This spring, after one too many rides cursing my on-trend mountain double, I clicked to the fact that I should really be in the market for a mountain triple.  Don’t get me wrong- the double was just fine for racing and in rolling terrain (though the extra front shifting I did was a surprise)- but there are some climbs that come late in a long day that just aren’t any fun with a double.  Setting some more obvious choices aside, I decided that FSA’s least-expensive carbon fiber model would make for a more interesting review.  After several months on FSA’s SL-K Light Triple MegaExo, it’s disappointed only by working very well and making for a decidedly uninteresting review subject.

Combining an aluminum spine and 24mm chromoly spindle with lots of unidirectional carbon fiber, the SL-K Light is a handsome looking crankset.  The unidirectional carbon has a good amount of visual depth, especially in sunlight, and the silver rings seem nicely finished (though black would probably make the 42 outer look less big coming from the double). The 855g claimed weight (845g claimed) damages- if not quite breaks- carbon fiber’s promise of light weight, only managing to undercut Shimano’s FC-M780 XT triple/BB by 5g.

Mounted on 120mm and 140mm trail bikes, the SL-Ks and their rings have shrugged off the kind of rock strikes that would make anyone who remembers early carbon cranksets nauseous.  They’ve suffered the indignities of my riding with surprising grace.  The outsized graphics are beginning to suffer from my duck-footed stance, however, and could probably have stood a few more layers of clear coat.  The FSA cranks aren’t markedly stiffer than anything else I’ve ridden recently- a shade stiffer than e*thirteen‘s and on par with most others.  The 7075 aluminum chainrings, while not quite on Shimano’s level, do shift very well.

The provided MegaExo external bottom bracket spins freely, with ‘just right’ preload consistently provided by a non-drive side wave washer.  One of the reasons that I was drawn to the SL-K Light was the nominal 24mm spindle size that it shares with Shimano cranksets.  This I had hoped would allow me to wring some more life out of the half-spent Shimano bottom brackets in my toolbox.  Unfortunately, one or both companies are fudging that measurement and preventing cross-compatibility.  Given the ubiquity of Shimano (and Shimano-compatible) bottom brackets, this seems like a misstep on FSA’s part and could be a headache should a BB seize while traveling.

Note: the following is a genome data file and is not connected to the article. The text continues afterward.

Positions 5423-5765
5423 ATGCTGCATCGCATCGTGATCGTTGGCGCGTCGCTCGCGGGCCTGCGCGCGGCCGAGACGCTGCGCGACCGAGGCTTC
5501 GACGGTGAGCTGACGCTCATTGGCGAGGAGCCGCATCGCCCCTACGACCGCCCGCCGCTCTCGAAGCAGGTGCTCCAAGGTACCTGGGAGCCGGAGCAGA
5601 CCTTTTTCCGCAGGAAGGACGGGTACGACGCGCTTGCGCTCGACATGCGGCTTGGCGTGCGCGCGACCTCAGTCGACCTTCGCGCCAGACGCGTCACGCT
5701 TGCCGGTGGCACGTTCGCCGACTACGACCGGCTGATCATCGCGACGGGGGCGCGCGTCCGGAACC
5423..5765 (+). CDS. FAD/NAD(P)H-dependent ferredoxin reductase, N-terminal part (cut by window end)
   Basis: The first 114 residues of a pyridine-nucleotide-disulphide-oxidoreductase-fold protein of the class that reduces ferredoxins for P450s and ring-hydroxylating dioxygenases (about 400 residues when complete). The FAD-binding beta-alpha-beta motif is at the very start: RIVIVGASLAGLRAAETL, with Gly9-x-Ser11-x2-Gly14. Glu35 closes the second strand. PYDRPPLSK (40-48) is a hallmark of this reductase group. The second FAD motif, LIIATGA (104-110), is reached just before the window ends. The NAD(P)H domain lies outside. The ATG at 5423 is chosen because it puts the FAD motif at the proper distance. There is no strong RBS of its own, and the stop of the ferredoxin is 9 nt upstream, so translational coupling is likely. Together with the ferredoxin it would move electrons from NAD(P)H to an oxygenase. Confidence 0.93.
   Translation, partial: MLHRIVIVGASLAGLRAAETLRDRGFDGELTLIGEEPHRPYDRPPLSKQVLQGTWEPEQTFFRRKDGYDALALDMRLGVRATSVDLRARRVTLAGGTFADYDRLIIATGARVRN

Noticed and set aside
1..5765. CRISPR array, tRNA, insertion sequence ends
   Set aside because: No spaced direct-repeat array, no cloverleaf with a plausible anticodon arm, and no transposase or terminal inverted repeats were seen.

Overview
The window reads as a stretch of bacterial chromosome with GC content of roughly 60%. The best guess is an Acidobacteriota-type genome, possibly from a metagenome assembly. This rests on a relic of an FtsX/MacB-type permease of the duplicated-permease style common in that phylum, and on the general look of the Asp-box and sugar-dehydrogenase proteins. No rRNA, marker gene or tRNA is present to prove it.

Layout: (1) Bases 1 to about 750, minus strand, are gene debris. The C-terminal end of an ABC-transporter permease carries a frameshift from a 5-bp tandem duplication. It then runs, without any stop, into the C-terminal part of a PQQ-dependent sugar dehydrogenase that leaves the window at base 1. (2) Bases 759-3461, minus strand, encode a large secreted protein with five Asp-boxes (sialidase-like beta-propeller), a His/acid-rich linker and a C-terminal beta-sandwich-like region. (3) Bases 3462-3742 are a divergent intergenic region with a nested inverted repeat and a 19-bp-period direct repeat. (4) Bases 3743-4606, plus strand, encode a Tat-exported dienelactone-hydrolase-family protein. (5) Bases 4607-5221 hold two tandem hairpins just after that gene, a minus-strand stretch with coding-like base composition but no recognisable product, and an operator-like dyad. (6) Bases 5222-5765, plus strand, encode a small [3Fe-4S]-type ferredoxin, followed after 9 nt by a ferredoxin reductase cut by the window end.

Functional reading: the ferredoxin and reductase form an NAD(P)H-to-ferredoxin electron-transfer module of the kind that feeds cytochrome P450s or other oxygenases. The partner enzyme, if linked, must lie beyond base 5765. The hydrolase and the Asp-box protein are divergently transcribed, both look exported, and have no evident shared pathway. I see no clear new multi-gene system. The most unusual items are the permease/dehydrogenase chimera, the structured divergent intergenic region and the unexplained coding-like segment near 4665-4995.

Really, though, the biggest argument against the SL-K Light Triple MegaExo comes at the cash register.  At a suggested $520, they’re a full $200 more than the aforementioned XTs.  The SL-K crankset’s extensive OEM spec also undermines the premium implied by their aftermarket pricing.  I’ll be the first to admit my desire for carbon cranks (after all, I did buy them myself, albeit on sale), but absent a measurable weight or stiffness benefit, the SL-Ks really are a tough sell.



  1. $200 premium for 5 grams of weight savings. Lets see- 454 grams in a pound, 454 /5 =90.8. 90.8 x $200 = $18,160 per pound. Whoa- better re-check my math.

  2. nice review! 1x, 2x, 3x – it’s a choice. Now that there’s a choice we will never see “everyone” on any of them. It’s more about riding conditions and objectives. 3×10 works great when I’m pulling my kid. 2×10 works great for 2 hour races. 1×10 works great for ultra-marathons. It’s awesome that we have high quality options!

  3. I used my triple to create some nice scarring around my right calf and ankle. Too cheap to pay anybody else to mutilate my body for me with branding, tattooing or other scarring.

  4. Review forgot to mention the added bonus of having pedal threads de-laminating, and FSA non-existant customer service for those affected with this feature out of warranty.

  5. Hey, that looks like a good old Maverick Durance, if I’m not mistaken…

    Anyway, I think it’s good to have different options. I run 1x, 2x, and 3x in different situations. They all work.

    It’s just like the wheel size debate, or the hardtail vs full-suspension argument. Nobody is right or wrong. Both are good choices.

    It doesn’t matter if you ride 1×10, 2×10, 3×9, 2×9 or 1×1. All you need to worry about is “do I have fun and enjoy riding my bike?” If the answer is “yes”, then you’re just fine, whatever you ride.

  6. Nice cranks, but what bugs me is Shimanos insistance that a 42 tooth big chain ring is big enough for all cyclists. I guess their thinking is that everyone is a racer and racers seldom go faster then 40 KPH on the race course. Well not everyone is a racer and every day cyclists need taller gears for long decents so please give us back our triple ring 44 tooth big ring crankset Shimano!

  7. Murdock,

    You’re right- that’s Zelda, a 1st generation Durance… After thousands of hard miles, she’s been fitted with a shorter fork and lighter parts for faster ‘foothills’ riding and replaced with a 2nd generation (140mm) Durance for big days out. The design hasn’t changed much in ten years- and I still haven’t found a bike that I would rather own.


What do you think?